The film tells the story of Karol Rathaus, a composer believed to be one of the most promising representative of his generation of European composers, the generation that came of age during or right after WWI and was decimated by the rise of the Nazis in Germany and the subsequent war in Europe. According to an accepted narrative, Rathaus was one of the lucky few, who not only escaped the horrors of the Holocaust, but managed to build a stable and happy life in his new homeland. The film challenges this happy narrative bringing to focus Rathaus’ failures and disappointments hiding underneath the outward appearance of happiness. It digs into the personal, cultural, and political circumstances surrounding the composer’s life from the beginning of his career in Vienna and Berlin, his escape from Germany in 1932, until his death in New York in 1954. It follows the composer’s life as he struggles with existential questions: “How one could remain a German composer after Germany succumbed to the evils of Nazism? What kind of composer should he become in his new homeland? Where did his ethno-cultural loyalties lie?”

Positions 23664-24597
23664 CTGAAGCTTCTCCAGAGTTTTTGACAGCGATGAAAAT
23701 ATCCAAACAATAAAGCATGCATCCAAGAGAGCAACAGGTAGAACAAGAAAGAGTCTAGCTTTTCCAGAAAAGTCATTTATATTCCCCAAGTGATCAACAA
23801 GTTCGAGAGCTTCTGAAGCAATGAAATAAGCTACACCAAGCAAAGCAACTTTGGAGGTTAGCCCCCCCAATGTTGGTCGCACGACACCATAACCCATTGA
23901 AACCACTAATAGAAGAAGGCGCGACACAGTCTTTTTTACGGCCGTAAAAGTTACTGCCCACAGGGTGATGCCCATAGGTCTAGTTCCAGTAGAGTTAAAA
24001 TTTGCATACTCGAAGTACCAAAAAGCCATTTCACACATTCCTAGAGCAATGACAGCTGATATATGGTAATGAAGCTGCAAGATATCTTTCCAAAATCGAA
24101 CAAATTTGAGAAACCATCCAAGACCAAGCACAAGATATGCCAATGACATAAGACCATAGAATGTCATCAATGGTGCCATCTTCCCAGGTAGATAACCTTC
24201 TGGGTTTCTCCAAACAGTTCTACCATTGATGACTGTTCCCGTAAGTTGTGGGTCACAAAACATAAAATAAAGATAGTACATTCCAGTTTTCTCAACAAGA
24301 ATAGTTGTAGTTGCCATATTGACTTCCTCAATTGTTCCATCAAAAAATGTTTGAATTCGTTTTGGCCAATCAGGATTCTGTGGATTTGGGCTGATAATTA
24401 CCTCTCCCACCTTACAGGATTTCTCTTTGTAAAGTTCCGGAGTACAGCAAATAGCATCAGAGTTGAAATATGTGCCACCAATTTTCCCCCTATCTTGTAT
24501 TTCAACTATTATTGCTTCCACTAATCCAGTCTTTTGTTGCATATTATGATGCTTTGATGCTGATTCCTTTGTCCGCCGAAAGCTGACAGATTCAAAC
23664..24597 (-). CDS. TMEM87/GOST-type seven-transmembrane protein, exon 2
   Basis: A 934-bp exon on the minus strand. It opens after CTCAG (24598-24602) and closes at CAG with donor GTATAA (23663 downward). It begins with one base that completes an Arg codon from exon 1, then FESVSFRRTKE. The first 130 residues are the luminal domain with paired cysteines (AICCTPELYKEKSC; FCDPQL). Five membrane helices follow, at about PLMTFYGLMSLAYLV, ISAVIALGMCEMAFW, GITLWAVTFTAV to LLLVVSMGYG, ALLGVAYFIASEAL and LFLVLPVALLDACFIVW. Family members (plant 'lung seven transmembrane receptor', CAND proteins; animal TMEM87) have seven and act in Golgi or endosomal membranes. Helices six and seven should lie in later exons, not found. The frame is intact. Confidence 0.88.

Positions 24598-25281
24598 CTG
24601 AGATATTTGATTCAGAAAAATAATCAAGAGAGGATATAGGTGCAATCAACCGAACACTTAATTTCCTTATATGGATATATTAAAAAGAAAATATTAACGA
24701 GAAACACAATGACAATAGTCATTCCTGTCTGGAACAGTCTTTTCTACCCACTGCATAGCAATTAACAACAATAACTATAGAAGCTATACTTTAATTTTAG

The story of Karol Rathaus is told through the eyes of a young pianist, Sergei, a graduate of the Aaron Copland School of Music, which Rathaus helped found. Sergei, himself an immigrant, learns about Rathaus and his music through a chance encounter, and is dismayed that a composer of Rathaus’ stature is completely forgotten. He takes it upon himself to tell Rathaus’ story and to bring Rathaus’ name and his music back from obscurity.
Film’s protagonist Sergei before interviewing June Rathaus (Karol’s daughter-in-law)